Lebanon's 'reverse brain-drain'

The economic downturn led many Lebanese to return home, but some struggle to find work.

    Young Lebanese worry about job prospects in a country with a skills overload [Brooke Anderson]

    Until a year ago, Dubai was the dream destination of fresh graduates from Lebanon looking for good work and good money.
    Today, young Lebanese are entering the workforce with trepidation, knowing they face a job market with few good opportunities in the Gulf and even fewer in Lebanon.

    "There are no more places for fresh graduates. We're turning and turning, and we don't know where to go," says Jenny Zailah, an economics student in her senior year at the American University of Beirut (AUB).

    She says she expects to stay in Lebanon upon completion of her studies, and has already started looking for work in anticipation of a tough job market.

    Khalil Dagher, a senior year economics student at the Lebanese American University (LAU), agrees.

    "Since the crisis is global, they have nowhere to go," he says.

    With a masters degree planned for next year, Dagher has at least another year to look for work. But he says that if he gets an attractive job offer during this time, he would probably be tempted to take it. "Sometimes you have to make tough choices."

    Returning from abroad

    For decades, many in Lebanon have complained that the country loses some of its most skilled workforce to emigration.

    Now, with tens of thousands of skilled workers having returned from the Gulf and elsewhere, and with possibly even more soon-to-be graduates planning on staying put, Lebanon is facing the unusual problem of a "reverse brain-drain".

    The World Bank rates Lebanon as one of the worst in the region to do business in [EPA]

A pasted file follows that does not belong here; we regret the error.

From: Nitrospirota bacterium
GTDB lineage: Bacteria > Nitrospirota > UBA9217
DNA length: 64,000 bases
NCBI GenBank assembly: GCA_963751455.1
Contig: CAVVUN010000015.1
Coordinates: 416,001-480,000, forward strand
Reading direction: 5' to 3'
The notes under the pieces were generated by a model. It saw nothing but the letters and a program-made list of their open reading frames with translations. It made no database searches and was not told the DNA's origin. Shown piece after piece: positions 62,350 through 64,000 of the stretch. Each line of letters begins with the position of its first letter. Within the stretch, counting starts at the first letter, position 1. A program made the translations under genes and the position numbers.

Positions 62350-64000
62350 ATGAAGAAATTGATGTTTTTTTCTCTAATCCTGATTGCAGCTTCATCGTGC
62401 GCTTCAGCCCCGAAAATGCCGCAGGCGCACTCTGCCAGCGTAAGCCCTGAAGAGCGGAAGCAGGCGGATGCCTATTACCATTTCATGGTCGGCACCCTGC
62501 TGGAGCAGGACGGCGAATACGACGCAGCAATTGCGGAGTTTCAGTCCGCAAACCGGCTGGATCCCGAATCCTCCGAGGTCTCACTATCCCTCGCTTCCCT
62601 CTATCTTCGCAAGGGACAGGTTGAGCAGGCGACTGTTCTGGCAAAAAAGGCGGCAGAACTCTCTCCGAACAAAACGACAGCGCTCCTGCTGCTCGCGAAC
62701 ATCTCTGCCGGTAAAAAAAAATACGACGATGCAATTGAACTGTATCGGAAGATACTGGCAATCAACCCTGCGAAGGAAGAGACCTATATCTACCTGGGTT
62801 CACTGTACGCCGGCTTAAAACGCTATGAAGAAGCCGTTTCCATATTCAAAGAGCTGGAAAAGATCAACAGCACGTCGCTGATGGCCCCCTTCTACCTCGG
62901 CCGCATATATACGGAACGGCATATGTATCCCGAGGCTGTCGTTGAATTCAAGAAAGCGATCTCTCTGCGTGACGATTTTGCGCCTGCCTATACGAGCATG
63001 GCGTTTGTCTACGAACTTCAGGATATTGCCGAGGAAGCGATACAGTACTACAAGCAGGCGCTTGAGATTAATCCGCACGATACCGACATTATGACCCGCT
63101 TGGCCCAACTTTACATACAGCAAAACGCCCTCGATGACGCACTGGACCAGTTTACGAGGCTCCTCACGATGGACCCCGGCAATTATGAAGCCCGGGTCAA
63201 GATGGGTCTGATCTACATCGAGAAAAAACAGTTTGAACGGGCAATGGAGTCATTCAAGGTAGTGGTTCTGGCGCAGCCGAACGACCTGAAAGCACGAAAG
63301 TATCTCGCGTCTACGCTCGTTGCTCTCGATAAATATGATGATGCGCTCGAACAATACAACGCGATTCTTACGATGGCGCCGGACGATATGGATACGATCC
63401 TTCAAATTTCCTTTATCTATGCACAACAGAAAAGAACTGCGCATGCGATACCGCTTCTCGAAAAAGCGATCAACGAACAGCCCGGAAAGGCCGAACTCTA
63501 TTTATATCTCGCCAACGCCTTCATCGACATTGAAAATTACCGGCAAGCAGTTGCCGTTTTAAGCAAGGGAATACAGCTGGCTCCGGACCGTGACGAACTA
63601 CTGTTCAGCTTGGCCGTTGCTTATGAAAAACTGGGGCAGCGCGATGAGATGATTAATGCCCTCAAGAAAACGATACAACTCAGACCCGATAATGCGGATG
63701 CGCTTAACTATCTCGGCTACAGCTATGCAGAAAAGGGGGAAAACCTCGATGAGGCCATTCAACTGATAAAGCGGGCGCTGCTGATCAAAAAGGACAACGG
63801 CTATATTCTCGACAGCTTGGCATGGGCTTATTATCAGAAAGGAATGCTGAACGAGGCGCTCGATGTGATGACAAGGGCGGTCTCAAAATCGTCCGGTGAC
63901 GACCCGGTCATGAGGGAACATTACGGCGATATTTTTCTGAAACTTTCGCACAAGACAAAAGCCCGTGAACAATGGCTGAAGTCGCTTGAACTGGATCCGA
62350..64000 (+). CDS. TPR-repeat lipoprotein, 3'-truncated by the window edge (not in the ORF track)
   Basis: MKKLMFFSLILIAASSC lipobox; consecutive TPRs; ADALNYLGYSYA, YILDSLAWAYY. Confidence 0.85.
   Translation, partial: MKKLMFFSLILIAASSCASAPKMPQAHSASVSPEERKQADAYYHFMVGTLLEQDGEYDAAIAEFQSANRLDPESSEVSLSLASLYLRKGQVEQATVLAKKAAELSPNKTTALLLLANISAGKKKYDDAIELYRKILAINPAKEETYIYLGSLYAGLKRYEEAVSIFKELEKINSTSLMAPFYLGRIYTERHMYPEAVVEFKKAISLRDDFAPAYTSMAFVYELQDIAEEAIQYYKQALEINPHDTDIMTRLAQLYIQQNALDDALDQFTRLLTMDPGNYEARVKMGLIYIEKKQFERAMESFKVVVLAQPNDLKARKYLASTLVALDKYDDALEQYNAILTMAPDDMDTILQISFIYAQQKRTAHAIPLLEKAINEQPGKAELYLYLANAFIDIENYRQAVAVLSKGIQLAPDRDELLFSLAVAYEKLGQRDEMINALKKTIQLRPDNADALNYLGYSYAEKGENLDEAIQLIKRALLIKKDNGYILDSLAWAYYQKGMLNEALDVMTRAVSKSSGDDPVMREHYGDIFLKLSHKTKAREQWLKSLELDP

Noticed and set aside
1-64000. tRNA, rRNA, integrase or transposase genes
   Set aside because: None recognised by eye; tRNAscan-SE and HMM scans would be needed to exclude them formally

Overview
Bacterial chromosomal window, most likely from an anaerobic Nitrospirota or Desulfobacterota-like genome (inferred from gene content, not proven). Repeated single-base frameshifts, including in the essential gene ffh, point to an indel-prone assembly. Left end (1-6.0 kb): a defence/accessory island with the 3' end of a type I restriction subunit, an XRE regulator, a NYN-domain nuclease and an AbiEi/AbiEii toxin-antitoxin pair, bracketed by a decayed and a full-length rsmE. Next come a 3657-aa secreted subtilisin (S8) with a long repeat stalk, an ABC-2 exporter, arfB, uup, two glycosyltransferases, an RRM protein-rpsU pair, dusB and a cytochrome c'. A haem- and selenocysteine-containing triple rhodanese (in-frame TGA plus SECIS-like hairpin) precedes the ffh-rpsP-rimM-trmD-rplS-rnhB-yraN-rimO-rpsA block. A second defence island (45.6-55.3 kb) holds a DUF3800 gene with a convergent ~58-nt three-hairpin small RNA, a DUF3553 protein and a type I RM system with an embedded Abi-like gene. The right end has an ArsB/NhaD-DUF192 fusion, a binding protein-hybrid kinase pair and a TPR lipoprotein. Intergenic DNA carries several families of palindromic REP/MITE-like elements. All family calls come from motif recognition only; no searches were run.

It is unclear exactly how many Lebanese have returned home over the past year, but employers report an increase in job applications, real estate agents say that more homes are being bought by Lebanese nationals than in previous years and Lebanese banks are experiencing record-high deposits.

    "I'm receiving a lot of CVs from Lebanese coming back from the Gulf, from people who have either been laid off or whose salaries have been reduced," says Karim Makarem, a managing partner at Ramco, a Beirut-based real estate consulting company.

    "Unfortunately, their salary expectations are too high."

    Indeed, before the financial crisis, a starting salary in the Gulf was sometimes five times as much as one in Lebanon.


    Over the past year, as Lebanese have left the Gulf, they have taken their money with them and invested it at home.

    Bank deposits show that 2008 capital inflows were at a record high compared to previous years, reaching $16.506bn and increasing by 29.2 percent year-on-year.

    "Everyone thinks the money is coming from Lebanon's huge diaspora community," says Eric Mottu, an International Monetary Fund (IMF) representative in Lebanon.

    "A lot of money is being diverted from the Gulf and Europe to Beirut, because the financial sectors there seemed risky, and the system here seemed safer."

    But even with a record amount of capital flowing into Lebanon, Mottu believes job seekers here will have a difficult time finding work that matches their skills.

    "The market here is very segmented, and there are a lot of family-owned businesses. It's difficult to get work in higher managerial jobs if you're not well-connected," he notes.